Italy suspends ChatGPT robot for non-respect of personal data

The logos of the ChatGPT robot and OpenAI, the company behind its creation. © AFP / LIONEL BONAVENTURE

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The Italian Data Protection Authority criticises ChatGPT chatbot for "the lack of a legal basis justifying the mass collection and storage of personal data".


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This is a first in Europe. Italy became the first country in the Western world to block the ChatGPT chatbot over data usage fears on Friday, March 31. In a statement, the Italian Authority for the Protection of Personal Data said that its decision had an "immediate effect" and will result in "the temporary limitation of the processing of Italian users' data vis-à-vis OpenAI", the company behind the application.

The Italian institution accuses it of "the absence of an information note to users, whose data is collected by OpenAI, but above all the absence of a legal basis justifying the mass collection and storage of personal data, in order to 'train' the algorithms that operate the platform". It also points out that ChatGPT "suffered on March 20 a loss of data concerning users' conversations and payment information of paid service subscribers". OpenAI had briefly interrupted the service after initial reports and acknowledged a bug in a third-party tool that had affected 1.2% of its subscribers and an indefinite number of free users.

Appearing in November 2022, ChatGPT quickly gained popularity thanks to its ability to answer difficult questions clearly, mimic human writing, or produce computer code. Funded by the computer giant Microsoft, it is sometimes presented as a potential competitor to the Google search engine.

Threat of sanctions

The Italian authority is not at its first attempt, since it had already blocked for similar reasons, in early February, the application Replika which offers to chat with a virtual friend. Some users had complained of receiving messages and images that were too daring, bordering on sexual harassment.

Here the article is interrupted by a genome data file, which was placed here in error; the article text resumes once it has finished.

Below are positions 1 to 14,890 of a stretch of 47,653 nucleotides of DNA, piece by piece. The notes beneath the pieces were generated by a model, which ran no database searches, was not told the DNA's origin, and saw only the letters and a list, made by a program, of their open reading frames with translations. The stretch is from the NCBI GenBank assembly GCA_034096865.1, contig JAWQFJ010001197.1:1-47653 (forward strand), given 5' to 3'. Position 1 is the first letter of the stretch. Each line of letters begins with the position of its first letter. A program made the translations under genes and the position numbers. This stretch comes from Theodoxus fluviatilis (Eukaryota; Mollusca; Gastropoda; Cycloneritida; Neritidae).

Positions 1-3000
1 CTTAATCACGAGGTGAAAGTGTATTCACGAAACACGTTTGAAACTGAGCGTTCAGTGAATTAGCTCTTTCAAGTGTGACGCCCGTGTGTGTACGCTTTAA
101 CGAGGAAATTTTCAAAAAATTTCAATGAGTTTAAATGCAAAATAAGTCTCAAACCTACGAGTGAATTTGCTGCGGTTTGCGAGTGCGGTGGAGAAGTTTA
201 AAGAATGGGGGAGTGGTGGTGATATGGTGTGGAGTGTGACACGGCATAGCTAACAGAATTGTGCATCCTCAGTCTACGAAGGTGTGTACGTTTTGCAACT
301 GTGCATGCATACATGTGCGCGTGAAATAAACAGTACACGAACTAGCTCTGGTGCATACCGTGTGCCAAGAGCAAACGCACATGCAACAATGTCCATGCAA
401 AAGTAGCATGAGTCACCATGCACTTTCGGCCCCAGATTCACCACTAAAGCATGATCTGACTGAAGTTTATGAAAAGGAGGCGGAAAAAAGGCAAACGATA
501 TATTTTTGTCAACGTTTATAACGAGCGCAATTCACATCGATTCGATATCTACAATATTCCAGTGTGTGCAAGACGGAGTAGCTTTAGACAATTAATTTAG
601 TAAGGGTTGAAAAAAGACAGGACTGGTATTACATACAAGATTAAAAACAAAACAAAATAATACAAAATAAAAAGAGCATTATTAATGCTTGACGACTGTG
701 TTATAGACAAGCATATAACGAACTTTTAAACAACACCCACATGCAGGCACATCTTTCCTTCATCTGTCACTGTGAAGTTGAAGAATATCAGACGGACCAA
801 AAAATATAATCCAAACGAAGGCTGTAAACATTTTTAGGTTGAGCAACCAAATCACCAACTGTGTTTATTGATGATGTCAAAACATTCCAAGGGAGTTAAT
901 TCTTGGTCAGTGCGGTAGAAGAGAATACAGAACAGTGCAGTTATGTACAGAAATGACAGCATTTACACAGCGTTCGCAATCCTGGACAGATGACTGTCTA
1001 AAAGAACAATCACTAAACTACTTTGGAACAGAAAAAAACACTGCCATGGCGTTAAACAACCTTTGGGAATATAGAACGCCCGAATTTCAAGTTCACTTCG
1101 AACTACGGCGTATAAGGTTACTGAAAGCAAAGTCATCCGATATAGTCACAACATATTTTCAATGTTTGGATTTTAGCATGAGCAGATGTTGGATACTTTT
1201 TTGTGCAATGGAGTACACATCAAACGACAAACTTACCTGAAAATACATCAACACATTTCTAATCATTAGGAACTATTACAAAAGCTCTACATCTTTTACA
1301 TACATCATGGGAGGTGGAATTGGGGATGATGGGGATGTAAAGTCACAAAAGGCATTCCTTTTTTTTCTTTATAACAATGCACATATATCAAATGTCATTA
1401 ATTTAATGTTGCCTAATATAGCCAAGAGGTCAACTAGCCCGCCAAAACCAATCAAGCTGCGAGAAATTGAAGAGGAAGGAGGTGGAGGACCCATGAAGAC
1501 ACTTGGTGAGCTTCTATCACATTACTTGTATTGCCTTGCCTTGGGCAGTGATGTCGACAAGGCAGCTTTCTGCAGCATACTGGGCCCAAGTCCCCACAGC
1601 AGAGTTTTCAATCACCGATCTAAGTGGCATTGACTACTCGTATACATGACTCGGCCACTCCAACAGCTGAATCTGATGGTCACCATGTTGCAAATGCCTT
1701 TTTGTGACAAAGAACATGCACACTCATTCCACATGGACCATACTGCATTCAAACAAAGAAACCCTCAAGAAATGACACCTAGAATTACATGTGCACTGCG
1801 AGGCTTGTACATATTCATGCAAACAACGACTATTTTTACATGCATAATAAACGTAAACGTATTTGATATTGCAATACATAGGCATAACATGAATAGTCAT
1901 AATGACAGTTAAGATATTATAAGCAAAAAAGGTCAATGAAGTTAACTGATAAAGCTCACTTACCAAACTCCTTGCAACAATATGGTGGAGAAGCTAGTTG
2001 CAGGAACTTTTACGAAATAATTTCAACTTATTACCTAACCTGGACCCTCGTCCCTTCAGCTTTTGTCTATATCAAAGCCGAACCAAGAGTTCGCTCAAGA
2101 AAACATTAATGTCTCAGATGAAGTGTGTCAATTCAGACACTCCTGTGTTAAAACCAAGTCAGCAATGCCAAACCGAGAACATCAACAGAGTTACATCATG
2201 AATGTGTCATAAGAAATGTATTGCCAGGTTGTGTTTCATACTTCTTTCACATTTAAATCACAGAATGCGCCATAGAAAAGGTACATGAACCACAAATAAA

The Italian Data Protection Authority has asked OpenAI to "communicate within 20 days the measures taken" to remedy this situation, "under penalty of a penalty of up to 20million euros or up to 4% of annual worldwide turnover", the maximum provided for by the European Regulation on Personal Data (GDPR), which has already resulted in billions of dollars in fines for tech giants.

Billionaire Elon Musk, owner of Twitter and one of the founders of OpenAI, as well as hundreds of global experts called for a six-month break on Wednesday, March 29, in research on AI more powerful than GPT-4, the latest version of the software on which ChatGPT is based launched in mid-March, citing "major risks for humanity".

This suspension of ChatGPT also demonstrates that artificial intelligence feeds fears that go beyond the mere exploitation of personal data. The European Union is already preparing a draft regulation that could be finalized by early 2024, for application in the coming years.

(With AFP)

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  • Italy
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